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Friday, July 4, 2014

Zimbabwe Faces an Uphill Struggle after Mugabe

This is an article I wrote for the Student Center for African Research and Resolutions, a student think tank in Washington, D.C. Check them out at for more student-produced news regarding African affairs. This article can also be accessed in SCARR's blog section.

This article was originally published on June 27, 2014. 

Robert Mugabe, the president of Zimbabwe, recently celebrated his 90th birthday. He has ruled Zimbabwe since 1980, and his rule has been characterized by terror and dictatorship. The Fifth Brigade, his security force and secret police, is reminiscent of North Korea’s. His political party, the ZANU-PF, is fiercely anti-colonial and racist. His land reform programs in the 1980s and 1990s forced the white minority violently out of the country and obliterated Zimbabwe’s previously strong agricultural industry, and now the country’s economy is in shambles. 
There isn’t much of an opposition to Mugabe, but whatever opposition exists will likely be thrust into the spotlight when Mugabe either resigns or dies. They have a lot of work to do, if they even get a chance to stop their country’s bleeding.

A secession debate, largely covert, has started among those in the ruling party in Zimbabwe. The Zimbabwean Army has expressed support for Sydney Sekeramayi, Zimbabwe’s current Minister of Defense, and cited his knowledge of security issues, but factions threaten to tear ZANU-PF apart.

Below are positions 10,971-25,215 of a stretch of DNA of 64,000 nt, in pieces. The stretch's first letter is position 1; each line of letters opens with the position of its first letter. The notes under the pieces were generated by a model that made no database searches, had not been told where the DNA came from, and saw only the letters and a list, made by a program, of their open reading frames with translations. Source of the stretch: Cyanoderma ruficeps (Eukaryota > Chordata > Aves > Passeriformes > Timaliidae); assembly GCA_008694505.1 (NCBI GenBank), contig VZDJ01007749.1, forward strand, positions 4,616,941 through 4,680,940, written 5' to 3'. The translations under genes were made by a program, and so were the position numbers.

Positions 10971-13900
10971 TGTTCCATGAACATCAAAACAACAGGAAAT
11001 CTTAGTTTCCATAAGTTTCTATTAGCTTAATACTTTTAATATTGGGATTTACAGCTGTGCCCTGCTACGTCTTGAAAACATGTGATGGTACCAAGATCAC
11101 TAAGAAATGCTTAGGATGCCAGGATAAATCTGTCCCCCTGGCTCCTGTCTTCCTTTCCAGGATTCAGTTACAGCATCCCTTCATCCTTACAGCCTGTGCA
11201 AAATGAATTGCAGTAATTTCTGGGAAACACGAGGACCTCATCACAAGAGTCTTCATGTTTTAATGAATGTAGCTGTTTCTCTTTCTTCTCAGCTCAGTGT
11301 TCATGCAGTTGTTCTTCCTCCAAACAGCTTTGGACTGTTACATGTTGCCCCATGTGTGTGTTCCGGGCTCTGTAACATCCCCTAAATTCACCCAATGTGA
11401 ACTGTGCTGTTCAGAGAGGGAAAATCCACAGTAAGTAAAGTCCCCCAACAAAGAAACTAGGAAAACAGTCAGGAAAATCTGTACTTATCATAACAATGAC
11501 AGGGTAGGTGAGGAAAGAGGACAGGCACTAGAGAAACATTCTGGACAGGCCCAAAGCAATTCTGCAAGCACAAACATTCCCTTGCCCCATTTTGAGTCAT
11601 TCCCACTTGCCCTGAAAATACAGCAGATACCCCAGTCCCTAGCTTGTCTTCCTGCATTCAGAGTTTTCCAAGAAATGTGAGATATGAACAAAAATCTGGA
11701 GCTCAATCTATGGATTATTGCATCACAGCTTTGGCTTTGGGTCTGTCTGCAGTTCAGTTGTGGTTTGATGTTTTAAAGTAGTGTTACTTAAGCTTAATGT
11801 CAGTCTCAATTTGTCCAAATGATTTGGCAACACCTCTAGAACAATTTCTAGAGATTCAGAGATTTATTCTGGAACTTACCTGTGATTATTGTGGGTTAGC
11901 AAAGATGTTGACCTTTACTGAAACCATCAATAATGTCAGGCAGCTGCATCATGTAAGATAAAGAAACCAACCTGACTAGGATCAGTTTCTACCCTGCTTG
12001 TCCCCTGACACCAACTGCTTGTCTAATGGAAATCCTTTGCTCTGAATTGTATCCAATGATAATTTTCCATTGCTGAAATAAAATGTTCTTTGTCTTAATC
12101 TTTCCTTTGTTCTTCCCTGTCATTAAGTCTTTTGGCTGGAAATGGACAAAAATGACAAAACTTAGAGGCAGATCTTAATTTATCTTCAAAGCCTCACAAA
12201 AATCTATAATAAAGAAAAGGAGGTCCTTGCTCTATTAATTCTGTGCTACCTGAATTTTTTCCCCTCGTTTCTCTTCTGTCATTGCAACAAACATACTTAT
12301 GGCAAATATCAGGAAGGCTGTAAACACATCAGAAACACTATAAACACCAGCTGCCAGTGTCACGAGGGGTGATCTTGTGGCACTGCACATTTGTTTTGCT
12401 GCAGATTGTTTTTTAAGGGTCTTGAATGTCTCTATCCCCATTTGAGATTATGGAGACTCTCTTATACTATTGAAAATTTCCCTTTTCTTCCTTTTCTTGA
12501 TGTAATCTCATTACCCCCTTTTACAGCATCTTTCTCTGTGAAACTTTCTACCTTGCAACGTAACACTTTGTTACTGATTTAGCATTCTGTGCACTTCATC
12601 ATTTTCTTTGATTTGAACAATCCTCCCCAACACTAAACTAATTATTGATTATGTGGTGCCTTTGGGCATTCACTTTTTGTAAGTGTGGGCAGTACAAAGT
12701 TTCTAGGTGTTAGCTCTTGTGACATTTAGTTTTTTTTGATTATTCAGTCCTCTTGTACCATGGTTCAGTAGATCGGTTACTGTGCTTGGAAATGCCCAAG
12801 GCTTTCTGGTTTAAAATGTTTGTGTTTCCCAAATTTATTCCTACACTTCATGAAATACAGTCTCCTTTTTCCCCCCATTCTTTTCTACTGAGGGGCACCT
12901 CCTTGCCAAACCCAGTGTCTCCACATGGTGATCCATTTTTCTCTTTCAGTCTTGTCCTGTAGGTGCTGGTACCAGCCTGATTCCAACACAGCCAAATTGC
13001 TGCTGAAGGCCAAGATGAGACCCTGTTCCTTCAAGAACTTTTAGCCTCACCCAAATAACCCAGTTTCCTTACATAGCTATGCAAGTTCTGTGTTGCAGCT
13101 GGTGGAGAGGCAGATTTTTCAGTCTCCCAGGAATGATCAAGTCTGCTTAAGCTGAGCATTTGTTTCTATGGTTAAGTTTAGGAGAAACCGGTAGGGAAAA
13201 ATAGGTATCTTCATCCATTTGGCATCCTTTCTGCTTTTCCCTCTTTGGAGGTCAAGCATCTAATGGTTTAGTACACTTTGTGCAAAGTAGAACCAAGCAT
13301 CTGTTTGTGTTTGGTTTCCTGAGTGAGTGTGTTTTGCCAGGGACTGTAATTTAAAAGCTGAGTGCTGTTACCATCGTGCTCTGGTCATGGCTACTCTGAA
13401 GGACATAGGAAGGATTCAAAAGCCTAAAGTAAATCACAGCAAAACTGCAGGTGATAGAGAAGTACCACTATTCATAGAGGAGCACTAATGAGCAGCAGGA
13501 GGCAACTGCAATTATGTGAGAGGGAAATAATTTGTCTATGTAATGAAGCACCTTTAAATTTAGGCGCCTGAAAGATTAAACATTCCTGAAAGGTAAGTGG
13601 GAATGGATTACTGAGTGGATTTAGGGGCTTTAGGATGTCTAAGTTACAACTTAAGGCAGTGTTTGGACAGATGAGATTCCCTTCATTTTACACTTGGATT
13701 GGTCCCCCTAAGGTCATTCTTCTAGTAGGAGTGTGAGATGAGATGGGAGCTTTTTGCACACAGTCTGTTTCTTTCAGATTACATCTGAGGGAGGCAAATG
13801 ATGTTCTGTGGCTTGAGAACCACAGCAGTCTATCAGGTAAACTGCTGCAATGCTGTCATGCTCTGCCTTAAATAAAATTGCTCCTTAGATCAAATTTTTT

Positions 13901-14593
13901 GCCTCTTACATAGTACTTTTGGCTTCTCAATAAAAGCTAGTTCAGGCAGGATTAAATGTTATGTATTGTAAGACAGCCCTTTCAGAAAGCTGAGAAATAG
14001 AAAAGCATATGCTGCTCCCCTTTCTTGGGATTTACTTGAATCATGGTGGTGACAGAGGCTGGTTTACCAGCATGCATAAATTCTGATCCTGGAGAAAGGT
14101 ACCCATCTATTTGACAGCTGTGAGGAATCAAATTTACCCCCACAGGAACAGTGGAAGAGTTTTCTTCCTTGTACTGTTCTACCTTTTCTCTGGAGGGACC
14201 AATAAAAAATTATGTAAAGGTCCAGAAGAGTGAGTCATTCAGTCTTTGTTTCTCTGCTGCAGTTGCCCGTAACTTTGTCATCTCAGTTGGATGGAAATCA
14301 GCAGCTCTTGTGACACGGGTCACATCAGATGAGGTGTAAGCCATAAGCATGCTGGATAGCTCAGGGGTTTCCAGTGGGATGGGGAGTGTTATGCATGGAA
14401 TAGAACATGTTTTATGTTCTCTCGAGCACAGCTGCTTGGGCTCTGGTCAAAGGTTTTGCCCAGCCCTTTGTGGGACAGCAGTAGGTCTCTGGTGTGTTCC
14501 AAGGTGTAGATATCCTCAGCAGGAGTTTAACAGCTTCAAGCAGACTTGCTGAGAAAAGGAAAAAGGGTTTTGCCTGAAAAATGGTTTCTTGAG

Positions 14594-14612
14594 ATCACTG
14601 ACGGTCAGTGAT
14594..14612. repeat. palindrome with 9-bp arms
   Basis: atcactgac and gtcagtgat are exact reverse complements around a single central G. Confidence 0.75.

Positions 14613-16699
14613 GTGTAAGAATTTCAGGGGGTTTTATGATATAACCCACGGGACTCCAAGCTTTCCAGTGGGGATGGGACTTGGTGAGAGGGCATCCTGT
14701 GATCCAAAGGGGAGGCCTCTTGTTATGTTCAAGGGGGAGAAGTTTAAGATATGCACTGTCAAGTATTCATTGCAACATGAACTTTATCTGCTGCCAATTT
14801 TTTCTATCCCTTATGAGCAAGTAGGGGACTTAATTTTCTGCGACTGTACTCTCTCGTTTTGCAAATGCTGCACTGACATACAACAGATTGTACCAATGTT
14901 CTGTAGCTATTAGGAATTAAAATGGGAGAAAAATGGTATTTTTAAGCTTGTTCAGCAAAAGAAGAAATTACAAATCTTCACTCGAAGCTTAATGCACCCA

The international community has been relatively quiet about Zimbabwe. Former President Thabo Mbeki of South Africa pursued “quiet diplomacy” with Mugabe rather than outright criticizing his brutal rule, which accomplished very little. Zimbabwe’s large mineral wealth is widely consumed by the EU, who has only minimal sanctions against the Mugabe regime.

Zimbabwe, like its southern neighbor South Africa, has large mineral resources. However, South Africa, flawed as it is, is a democratic and progressing nation, whereas Zimbabwe is obviously not.

The end of Mugabe’s rule represents hope for this country that’s been ravaged by his 34 years of rule, but it will take a long time to reverse the effects of Mugabe’s awful rule.  Whoever succeeds Mugabe will have to rebuild Zimbabwe’s economy from the ground up. Zimbabwe was once a wealthy breadbasket of Southern Africa, but the ZANU-PF has wiped out the white minority and with it, the agricultural industry through ethnic cleansing and widespread emigration.

Zimbabwe’s problems reach far and wide. The Zimbabwean population is very young, more than 50 percent of the population is under 24. AIDS and other infectious diseases are prevalent. TheZimbabwean dollar has become all but useless, and the people use the South African Rand or US Dollar instead.

Infrastructure and civil society barely exist in Zimbabwe, and if Mugabe’s successor wishes to establish a democracy and functional country, this will be especially important, especially with a young population. Sixty-eight percent of Zimbabweans live below the poverty line. The literacy rate is only 83 percent. Zimbabwe’s Human Development Index is a paltry 0.397, barely higher than Afghanistan. In a country like Zimbabwe, there’s really nowhere to go but up.

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